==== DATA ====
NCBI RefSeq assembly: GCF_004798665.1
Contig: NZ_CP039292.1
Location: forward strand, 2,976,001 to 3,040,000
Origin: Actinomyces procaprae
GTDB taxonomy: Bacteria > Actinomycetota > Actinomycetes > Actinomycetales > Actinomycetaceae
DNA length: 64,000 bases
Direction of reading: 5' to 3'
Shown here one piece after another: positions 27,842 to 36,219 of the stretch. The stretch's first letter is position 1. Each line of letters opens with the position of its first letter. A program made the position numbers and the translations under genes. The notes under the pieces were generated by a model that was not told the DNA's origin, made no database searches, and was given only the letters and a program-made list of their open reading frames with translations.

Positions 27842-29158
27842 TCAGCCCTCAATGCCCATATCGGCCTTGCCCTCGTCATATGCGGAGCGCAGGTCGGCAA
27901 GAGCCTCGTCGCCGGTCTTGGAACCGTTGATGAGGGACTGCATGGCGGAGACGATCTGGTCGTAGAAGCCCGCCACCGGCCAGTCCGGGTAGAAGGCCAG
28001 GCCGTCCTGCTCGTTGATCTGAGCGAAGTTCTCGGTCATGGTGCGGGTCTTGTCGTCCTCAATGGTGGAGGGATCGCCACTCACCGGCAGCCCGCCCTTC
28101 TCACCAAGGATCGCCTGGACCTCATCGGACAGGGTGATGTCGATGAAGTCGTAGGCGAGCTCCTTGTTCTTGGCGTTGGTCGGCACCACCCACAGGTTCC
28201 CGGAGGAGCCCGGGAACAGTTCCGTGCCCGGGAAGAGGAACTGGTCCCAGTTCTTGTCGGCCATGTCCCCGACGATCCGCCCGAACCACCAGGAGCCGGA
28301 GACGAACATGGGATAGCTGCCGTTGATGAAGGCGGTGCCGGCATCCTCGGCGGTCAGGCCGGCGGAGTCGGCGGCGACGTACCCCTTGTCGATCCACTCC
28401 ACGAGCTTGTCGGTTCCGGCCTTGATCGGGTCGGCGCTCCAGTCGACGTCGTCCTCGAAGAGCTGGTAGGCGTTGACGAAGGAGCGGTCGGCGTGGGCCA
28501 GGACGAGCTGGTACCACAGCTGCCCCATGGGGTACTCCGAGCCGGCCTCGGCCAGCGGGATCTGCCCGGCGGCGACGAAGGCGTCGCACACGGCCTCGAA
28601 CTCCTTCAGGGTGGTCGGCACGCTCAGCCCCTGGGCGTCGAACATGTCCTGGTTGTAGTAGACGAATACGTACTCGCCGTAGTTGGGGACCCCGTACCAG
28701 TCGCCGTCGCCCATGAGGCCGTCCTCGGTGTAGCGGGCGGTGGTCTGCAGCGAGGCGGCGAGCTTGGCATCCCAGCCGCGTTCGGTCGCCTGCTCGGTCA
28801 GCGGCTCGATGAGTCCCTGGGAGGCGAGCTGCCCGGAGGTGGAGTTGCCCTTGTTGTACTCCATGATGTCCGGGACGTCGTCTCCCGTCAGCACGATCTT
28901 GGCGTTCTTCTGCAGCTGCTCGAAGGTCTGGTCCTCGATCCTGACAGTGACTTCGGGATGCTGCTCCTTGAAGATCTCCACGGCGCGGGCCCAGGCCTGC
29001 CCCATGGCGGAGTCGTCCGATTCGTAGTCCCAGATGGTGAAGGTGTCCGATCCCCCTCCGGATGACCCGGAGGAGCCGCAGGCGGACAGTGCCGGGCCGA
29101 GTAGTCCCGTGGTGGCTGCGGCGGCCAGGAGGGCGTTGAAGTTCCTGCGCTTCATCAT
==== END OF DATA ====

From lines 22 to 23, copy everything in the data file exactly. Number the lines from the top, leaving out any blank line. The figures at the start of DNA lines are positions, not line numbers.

29001 CCCATGGCGGAGTCGTCCGATTCGTAGTCCCAGATGGTGAAGGTGTCCGATCCCCCTCCGGATGACCCGGAGGAGCCGCAGGCGGACAGTGCCGGGCCGA
29101 GTAGTCCCGTGGTGGCTGCGGCGGCCAGGAGGGCGTTGAAGTTCCTGCGCTTCATCAT